Kerguelen Plateau

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Bathymetry of the Kerguelen Plateau
Location of the plateau – the white spot is Kerguelen Island

The Kerguelen Plateau ( /ˈkɜːrɡələn/, /kərˈɡlən/)[1] is an oceanic plateau and a large igneous province (LIP) in the southern Indian Ocean.[2] It is also a microcontinent and submerged continent. It is about 3,000 km (1,900 mi) to the southwest of Australia and is nearly three times the size of Japan. The plateau extends for more than 2,200 km (1,400 mi) in a northwest–southeast direction and lies in deep water.

The plateau was produced by the Kerguelen hotspot, starting with or following the breakup of Gondwana about 130 million years ago. A small portion of the plateau breaks sea level, forming the Kerguelen Islands (a French territory) plus the Heard and McDonald Islands (an Australian territory). Intermittent volcanism continues on the Heard and McDonald Islands.

Geographical extent

Symmetrically located across the Indian Ocean ridge and due west of Australia is the Broken Ridge underwater volcanic plateau, which at one time was contiguous with the Kerguelen Plateau prior to rifting by the mid-ocean ridge.

To the north of Broken Ridge lies the linear Ninety East Ridge which continues almost due north into the Bay of Bengal and is considered to be a hotspot track.

One of the largest LIPs in the world, the Kerguelen Plateau covers an area of 1,250,000 km2 (480,000 sq mi) and rises 2,000 m (6,600 ft) above the surrounding oceanic basins.[3]

Located on the Antarctic Plate, the Kerguelen Plateau is separated from Australia by the Southeast Indian Ridge (SEIR) and from Africa by the Southwest Indian Ridge (SWIR). These two ridge meet at the Rodriguez Triple Junction. It is separated from Antarctica by Princess Elizabeth Trough and the Cooperation Sea. The eastern margin north of the William Ridge is steep and formed during the breakup between the Kerguelen Plateau and the Broken Ridge. The southern part of the margin is separated from the Australian–Antarctic Basin by the deep Labuan Basin.[4]

Geological history

From the initial opening of the Indian Ocean until present, the Kerguelen hotspot has produced several now widely dispersed large scale structures. The Southern Kerguelen Plateau (SKP) formed 119–110 Ma; the Elan Bank 108–107 Ma; the Central Kerguelen Plateau (CKP) 101–100 Ma; the Broken Ridge (connected to CKP before the Eocene breakup) formed 95–94 Ma; the Skiff Bank (east of Kerguelen archipelago) 69–68 Ma; Northern Kerguelen Plateau (NKP) 35–34 Ma; Ninety East Ridge formed 82–38 Ma north to south; the Bunbury Basalt (western Australia) formed 132–123 Ma; the Rajmahal Traps in northeast India 118–117 Ma; and finally lamprophyres in India and Antarctica 115–114 Ma.[5]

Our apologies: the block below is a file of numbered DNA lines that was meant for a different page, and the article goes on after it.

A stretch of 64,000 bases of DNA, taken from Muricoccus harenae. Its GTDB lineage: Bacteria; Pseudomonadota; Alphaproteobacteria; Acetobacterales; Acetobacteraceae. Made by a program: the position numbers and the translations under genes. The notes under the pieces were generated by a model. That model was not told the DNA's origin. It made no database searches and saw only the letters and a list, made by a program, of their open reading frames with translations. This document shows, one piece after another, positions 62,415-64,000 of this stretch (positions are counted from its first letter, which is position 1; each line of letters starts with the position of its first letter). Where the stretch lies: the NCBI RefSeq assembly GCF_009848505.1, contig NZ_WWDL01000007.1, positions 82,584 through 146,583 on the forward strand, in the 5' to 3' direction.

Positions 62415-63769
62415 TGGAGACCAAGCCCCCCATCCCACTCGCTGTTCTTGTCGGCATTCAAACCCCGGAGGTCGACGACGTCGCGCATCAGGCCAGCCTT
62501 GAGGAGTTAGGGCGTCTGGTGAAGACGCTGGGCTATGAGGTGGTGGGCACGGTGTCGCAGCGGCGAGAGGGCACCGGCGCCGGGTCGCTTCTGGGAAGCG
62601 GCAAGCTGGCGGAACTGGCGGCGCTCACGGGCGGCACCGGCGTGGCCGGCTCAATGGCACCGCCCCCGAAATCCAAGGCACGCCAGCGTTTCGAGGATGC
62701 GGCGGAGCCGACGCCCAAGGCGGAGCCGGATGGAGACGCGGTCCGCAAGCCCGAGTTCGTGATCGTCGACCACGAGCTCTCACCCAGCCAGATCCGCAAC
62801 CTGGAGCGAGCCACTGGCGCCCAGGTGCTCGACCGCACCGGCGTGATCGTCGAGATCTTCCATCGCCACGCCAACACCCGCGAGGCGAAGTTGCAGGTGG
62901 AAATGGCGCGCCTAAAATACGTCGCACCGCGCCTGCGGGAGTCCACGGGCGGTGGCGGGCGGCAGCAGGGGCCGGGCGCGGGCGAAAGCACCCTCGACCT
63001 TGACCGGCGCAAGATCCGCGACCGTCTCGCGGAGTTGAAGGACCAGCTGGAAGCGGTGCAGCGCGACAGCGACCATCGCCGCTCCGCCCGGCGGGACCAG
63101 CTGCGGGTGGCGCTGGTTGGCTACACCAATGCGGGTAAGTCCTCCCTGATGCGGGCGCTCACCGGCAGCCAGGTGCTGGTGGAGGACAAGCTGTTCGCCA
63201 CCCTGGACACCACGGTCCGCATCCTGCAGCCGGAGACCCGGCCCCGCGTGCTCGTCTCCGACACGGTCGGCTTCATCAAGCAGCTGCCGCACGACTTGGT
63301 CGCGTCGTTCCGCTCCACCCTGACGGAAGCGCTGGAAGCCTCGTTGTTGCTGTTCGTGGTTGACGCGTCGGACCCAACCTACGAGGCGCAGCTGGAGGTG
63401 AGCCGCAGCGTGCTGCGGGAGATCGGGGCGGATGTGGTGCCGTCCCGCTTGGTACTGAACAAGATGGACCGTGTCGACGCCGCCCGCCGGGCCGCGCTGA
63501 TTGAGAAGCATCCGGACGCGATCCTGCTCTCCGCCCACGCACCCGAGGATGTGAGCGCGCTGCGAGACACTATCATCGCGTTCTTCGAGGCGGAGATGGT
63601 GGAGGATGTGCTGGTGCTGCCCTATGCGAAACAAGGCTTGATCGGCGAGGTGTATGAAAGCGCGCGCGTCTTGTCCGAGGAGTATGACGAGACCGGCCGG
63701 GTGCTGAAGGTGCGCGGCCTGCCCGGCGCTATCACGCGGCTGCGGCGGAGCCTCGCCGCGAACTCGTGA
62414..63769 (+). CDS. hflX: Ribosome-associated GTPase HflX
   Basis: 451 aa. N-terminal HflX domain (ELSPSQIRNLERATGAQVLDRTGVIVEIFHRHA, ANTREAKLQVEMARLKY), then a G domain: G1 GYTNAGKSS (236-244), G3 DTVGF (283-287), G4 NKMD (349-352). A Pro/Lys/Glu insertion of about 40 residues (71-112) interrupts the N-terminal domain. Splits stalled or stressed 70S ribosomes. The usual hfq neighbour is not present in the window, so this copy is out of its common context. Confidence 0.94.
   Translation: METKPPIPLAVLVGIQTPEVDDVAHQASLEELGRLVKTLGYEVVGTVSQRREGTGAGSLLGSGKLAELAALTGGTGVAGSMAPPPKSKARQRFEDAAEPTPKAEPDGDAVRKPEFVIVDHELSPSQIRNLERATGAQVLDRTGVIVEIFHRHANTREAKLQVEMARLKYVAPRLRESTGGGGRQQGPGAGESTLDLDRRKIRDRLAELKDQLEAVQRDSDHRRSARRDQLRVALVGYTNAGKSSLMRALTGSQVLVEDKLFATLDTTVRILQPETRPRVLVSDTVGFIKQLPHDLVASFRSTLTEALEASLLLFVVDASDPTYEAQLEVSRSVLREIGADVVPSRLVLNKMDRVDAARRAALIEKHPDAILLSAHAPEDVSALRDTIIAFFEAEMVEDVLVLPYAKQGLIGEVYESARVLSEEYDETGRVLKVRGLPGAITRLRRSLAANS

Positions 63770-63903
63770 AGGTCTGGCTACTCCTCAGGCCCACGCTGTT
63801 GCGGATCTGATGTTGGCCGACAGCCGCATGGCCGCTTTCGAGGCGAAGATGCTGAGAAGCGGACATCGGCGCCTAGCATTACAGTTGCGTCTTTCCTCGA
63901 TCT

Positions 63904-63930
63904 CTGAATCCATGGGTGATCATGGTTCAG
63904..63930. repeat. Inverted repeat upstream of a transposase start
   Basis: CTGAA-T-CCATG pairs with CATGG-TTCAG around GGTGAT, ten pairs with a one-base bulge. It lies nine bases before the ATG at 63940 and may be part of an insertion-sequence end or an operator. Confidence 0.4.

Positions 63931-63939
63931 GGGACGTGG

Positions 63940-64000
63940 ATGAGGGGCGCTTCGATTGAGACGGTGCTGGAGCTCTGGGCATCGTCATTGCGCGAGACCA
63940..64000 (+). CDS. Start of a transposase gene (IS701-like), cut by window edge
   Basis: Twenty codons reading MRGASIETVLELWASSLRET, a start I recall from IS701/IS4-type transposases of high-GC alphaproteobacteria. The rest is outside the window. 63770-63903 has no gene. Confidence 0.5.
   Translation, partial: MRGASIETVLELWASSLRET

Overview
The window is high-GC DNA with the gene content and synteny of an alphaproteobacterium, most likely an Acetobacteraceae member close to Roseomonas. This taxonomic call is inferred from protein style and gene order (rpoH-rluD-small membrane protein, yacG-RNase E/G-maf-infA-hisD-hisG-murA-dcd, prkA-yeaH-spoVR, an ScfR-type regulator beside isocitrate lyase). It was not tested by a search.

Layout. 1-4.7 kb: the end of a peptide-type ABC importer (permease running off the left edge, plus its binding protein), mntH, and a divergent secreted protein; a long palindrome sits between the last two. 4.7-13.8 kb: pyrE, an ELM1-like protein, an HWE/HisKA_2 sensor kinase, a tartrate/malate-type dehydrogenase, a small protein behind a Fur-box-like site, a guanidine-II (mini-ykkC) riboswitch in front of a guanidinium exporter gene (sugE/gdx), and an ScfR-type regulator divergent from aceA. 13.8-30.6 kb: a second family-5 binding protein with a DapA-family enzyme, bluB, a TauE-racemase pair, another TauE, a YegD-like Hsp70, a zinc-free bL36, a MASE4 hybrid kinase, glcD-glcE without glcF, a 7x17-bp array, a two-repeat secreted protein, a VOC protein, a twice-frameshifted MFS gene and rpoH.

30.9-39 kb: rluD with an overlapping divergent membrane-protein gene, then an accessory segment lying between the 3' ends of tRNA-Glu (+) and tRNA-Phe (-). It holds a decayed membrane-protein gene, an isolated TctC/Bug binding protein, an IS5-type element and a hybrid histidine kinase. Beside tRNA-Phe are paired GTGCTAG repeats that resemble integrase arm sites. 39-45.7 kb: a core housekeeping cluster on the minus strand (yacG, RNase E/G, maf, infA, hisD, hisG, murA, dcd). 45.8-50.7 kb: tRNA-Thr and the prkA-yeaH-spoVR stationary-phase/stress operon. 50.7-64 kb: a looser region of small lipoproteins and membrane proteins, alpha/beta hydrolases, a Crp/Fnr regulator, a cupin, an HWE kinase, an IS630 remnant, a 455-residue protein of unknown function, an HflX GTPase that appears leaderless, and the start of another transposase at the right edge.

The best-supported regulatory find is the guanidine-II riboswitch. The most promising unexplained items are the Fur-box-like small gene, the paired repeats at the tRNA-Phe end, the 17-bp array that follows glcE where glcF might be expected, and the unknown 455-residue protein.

India–Australia breakup

The oldest volcanism that can be attributed to the Kerguelen plume are the Bunbury Basalt in southwestern Australia (132–123 Ma) and the Rajmahal Traps in eastern India (118 Ma). The formation of the oldest portion of the Kerguelen LIP and these continental basalts are linked to the opening of the eastern Indian Ocean.[6] The Bunbury Basalt is not of flood basalt dimension which suggest that the mantle underlying the newly formed Kerguelen hotspot was neither significantly hot, wet, or voluminous. In contrast, the magmatism that produced the Australia–India breakup 136–158 Ma created the Wallaby Plateau, but no known hotspot has been linked to this event.[7]

India–Antarctica breakup

The output from the Kerguelen hotspot peaked 120–95 Ma, 12–70 Ma after the India–Antarctica breakup. No ridges or hotspot tracks such as WalvisRio Grande, Chagos–Laccadive, Greenland–Scotland have been found in the Princess Elizabeth Trough between SKP and Antarctica or along India's conjugate eastern continental margin. The relation between the Kerguelen hotspot and these continental breakup and volcanic margins is instead similar to that between the Réunion hotspot and the Deccan Traps and the breakup between western India and the Seychelles.[7]